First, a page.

Green Energy - Geothermal Cooling

Greenhouse - Green Energy - Geothermal Cooling

Geothermal CoolingWhen having a conversation about using Geothermal means to conserve electricity normally consumed by energy hungry air conditioners, it's helpful to make a distinction between Geothermal Energy and Geothermal Cooling. Often the term Geothermal is used interchangeably in the same conversation without actually making a distinction of what process will be used to conserve natural resources and significantly lower your electric bill.

Geothermal Energy - Heat radiating from the Earth's molten core is called Geothermal Energy, which interfaces with cooler elements in the earths crust to create Geothermal Activity. Naturally occurring Geothermal Activity like steam that is used to generate electricity. Areas of the world closer to Earth's core are more likely to have easier access to the vast resource of Geothermal Activity to produce electricity by using Geothermal Power Plants.

  • Iceland known for its vast landscapes, peppered with warm springs and geysers, has the most abundant access to Geothermal Activity.
  • The country has taken a lead in Geothermal Energy, by using their renewable resource to cleanly generate almost 30% of their annual electricity consumption.

1% of global electricity consumption is generated by Geothermal Energy. So it is very unlikely that most people will have a choice whether or not to use this Geothermal Energy as a means to conserve natural resources and reduce pollution created by the burning of fossil fuels. However, homeowners can still harness the stable characteristics of the earth to reduce the amount of electricity consumed for cooling a household.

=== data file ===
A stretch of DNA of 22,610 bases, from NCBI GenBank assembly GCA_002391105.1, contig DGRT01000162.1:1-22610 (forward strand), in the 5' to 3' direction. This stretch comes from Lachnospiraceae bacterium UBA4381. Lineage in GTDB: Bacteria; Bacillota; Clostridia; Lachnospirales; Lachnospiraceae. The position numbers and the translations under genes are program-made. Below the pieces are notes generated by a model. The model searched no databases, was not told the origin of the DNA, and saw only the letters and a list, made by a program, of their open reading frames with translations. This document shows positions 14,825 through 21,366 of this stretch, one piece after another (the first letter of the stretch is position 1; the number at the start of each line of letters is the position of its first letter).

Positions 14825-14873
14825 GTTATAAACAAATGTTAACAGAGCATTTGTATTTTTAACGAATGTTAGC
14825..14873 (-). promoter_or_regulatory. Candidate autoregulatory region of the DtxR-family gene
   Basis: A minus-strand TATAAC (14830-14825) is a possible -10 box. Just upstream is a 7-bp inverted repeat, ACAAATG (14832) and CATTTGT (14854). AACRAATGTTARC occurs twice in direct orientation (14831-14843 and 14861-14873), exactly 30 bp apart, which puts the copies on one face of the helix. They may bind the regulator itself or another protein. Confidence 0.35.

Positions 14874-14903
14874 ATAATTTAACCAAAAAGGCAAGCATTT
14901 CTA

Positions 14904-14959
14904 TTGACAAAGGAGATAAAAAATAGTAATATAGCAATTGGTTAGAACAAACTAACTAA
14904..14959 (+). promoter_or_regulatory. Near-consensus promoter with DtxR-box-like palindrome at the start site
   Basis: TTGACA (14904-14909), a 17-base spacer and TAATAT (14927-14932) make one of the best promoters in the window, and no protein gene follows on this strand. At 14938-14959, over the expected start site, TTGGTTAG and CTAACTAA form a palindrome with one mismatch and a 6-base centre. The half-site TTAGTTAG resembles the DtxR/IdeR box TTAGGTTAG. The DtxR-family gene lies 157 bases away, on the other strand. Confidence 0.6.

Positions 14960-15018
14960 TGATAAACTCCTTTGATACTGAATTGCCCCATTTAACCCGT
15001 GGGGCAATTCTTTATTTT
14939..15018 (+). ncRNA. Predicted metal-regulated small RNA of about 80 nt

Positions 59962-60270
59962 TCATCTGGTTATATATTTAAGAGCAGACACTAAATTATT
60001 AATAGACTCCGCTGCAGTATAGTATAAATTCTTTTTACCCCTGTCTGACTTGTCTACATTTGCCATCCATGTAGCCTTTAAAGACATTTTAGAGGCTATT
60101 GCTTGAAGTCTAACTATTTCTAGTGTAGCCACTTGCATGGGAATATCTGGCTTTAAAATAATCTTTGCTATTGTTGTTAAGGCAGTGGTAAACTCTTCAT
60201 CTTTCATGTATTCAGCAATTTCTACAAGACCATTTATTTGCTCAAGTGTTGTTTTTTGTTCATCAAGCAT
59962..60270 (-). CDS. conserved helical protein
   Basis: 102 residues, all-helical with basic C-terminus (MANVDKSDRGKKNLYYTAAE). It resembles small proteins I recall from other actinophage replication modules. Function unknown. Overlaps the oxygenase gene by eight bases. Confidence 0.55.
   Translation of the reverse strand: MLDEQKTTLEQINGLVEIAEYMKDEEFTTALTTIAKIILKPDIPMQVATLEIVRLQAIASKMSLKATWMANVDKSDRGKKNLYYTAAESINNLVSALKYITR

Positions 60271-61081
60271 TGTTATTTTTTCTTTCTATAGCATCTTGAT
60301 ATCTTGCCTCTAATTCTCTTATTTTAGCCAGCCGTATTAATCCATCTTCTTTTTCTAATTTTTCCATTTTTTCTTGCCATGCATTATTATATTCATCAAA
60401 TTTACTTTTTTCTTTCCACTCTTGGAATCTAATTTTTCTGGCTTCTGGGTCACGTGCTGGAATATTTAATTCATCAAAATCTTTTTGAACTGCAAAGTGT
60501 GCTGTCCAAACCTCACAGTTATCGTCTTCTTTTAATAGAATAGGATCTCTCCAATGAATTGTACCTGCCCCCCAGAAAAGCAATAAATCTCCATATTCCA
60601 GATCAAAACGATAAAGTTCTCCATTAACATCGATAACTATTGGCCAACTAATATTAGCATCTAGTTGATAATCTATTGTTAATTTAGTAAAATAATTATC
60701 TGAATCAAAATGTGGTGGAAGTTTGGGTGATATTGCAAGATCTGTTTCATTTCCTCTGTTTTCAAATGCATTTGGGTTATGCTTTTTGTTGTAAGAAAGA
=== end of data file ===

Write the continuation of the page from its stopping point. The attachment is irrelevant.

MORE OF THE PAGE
Geothermal Cooling is the process of circulating warm household air through the cooler soil in the yard and pumping it back into the home. The Environmental Protection Agency (EPA) has named Geothermal Heating and Cooling Pumps "the most energy-efficient and environmentally sensitive of all space conditioning systems." It has been estimated that Geothermal Pumps can cool homes 20%-50% more efficiently than traditional compression-based air conditioners. This could mean over $1000 of savings per year in electricity costs!

  • Closed Geothermal Cooling consists of one or two networks of tubing that are buried in the yard and another network of tubing that circulates through the home. Both indoor and outdoor tubing at vacuum sealed and attached to Geothermal Pump. Much like a refrigerator uses coolant to push out warm air; a Geothermal Pump uses coolant to exchange warm air inside the home with cooler air located in the network of tubes in the yard. This is known as a closed system that is most widely deployed.
  • Open Geothermal Cooling uses cool water drawn from a water source like a pond or well to cool the air. This system is an even more efficient way of cooling since water has a constant temperature cooler than the average ground temperature.